Exclusive: A spearing in the gut by an antelope, rabies infected dog bites and injuries from monkey bites are among the 18,000 health crises that afflicted Aussies travelling overseas last year.

More than 4000 tourists ended up in hospital and over 155 had to be evacuated back to Australia by air ambulance.

The most expensive holiday health event cost $1.5 million.

Allianz insurance has revealed one of the more sensational injuries covered by its travel insurance business involved a 58-year-old man who had his bladder and colon punctured by an antelope in Zimbabwe.

He was walking through a camp in the African country when he startled a Nyala Antelope.

It thrashed its head at him, penetrating his lower abdomen and he had to be evacuated to South Africa where he was hospitalised for 10 days.

Allianz’s nursing team arranged flights and accommodation for the patient and his wife as he recovered, before sending him home to Australia on a business class flight, the event cost $45,000.

The insurer says that Indonesia and Thailand are the most common destinations requiring urgent medical assistance.

The insurer is one of the only Australian insurance companies to offer an in-house repatriation service via a team of 26 highly skilled nurses through its Allianz Global Assistance Medical Assistance Team.

Repatriation nurse Georgie Mewing says caring for a patient on an aircraft is high stress because when the human body is taken to high altitudes it can affect oxygen supply and other gases in the body.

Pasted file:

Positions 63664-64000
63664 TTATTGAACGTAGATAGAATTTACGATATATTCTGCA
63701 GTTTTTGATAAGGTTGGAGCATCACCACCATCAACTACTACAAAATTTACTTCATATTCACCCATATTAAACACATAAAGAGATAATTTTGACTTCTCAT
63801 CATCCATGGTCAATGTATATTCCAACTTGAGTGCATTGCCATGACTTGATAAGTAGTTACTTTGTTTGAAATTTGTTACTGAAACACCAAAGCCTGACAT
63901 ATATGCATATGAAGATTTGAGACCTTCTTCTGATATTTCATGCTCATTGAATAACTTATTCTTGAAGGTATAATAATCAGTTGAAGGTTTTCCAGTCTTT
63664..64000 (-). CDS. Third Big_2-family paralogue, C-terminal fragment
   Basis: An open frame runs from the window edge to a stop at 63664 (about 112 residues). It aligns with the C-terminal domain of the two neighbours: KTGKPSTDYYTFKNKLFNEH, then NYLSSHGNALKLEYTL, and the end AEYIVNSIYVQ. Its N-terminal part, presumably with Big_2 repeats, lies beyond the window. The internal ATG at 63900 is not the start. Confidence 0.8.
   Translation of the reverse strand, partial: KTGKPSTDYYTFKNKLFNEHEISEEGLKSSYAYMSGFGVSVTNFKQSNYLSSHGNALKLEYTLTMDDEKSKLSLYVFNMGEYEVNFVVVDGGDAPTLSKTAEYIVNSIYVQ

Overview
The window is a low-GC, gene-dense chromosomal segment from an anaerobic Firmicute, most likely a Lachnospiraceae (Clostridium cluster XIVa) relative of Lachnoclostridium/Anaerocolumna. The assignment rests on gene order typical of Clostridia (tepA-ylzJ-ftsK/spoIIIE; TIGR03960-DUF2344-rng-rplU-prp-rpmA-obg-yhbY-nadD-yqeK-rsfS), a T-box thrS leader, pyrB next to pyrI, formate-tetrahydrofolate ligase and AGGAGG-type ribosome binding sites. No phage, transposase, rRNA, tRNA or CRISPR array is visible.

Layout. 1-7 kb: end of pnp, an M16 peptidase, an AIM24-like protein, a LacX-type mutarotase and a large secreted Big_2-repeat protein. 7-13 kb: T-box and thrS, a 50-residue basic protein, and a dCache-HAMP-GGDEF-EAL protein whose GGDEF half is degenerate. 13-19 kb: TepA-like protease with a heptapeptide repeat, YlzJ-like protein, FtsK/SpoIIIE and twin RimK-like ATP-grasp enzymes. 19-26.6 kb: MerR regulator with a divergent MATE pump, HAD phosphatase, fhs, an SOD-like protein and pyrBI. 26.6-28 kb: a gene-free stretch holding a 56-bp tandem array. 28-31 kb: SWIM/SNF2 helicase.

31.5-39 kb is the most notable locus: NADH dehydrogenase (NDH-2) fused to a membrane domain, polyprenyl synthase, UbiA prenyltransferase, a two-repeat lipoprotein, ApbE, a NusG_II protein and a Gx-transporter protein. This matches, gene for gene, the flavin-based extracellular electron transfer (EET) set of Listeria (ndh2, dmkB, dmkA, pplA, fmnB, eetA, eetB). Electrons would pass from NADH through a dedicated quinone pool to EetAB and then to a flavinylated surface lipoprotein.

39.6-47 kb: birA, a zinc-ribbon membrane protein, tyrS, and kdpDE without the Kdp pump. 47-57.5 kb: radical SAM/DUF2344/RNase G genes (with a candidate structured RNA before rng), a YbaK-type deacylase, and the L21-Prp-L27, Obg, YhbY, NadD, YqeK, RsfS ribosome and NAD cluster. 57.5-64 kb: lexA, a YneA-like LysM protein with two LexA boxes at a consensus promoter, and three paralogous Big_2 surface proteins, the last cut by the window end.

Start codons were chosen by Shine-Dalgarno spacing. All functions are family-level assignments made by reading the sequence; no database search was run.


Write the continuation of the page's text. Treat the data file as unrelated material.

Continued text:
Some of the patients helped by the service have been victims of terror attacks in Europe, skiing and snowboard injuries where the bones protrude out from the skin are common, she said.

“At Tour de France time there is always a rise in cycling accidents from people following the route,” she said.

Other patients need help after developing the bends while scuba diving and some develop severe altitude sickness from mountain climbing where their brain swells and their lungs stop working.

Wagga Wagga school student Benazir Ali who was celebrating the end of her five-year battle with leukaemia had to cut her family holiday in the US short last year when she was evacuated home with osteomyelitis.

Beni collapsed after arriving in Las Vegas, her legs weren’t working and she needed emergency surgery to flush fluid form her hip joint.

Each day US hospital staff demanded the family produce their credit card and charged them $12,000 a day for Beni’s care before Allianz stepped in taking over the bills.

An Allianz nurse accompanied Beni on the flight home and during a two-hour stop over in Fiji the 12-year-old suffered an anaphylactic reaction to the IV antibiotics she was receiving and went limp, she was rushed to hospital in Fiji before eventually making it back to Sydney Children’s Hospital.

Beni’s greatest fear about falling ill was she would miss out on meeting her hero electronic music producer and DJ Marshmelo in his Los Angeles studio as arranged for her birthday.

The creator of the hit song Happier flew to Las Vegas to meet her in the hospital.

“It was really crazy, he bought me a birthday cake like a replica of his helmet,” she said.

“He’s a really nice guy, he doesn’t let the fame get to his head,” she said.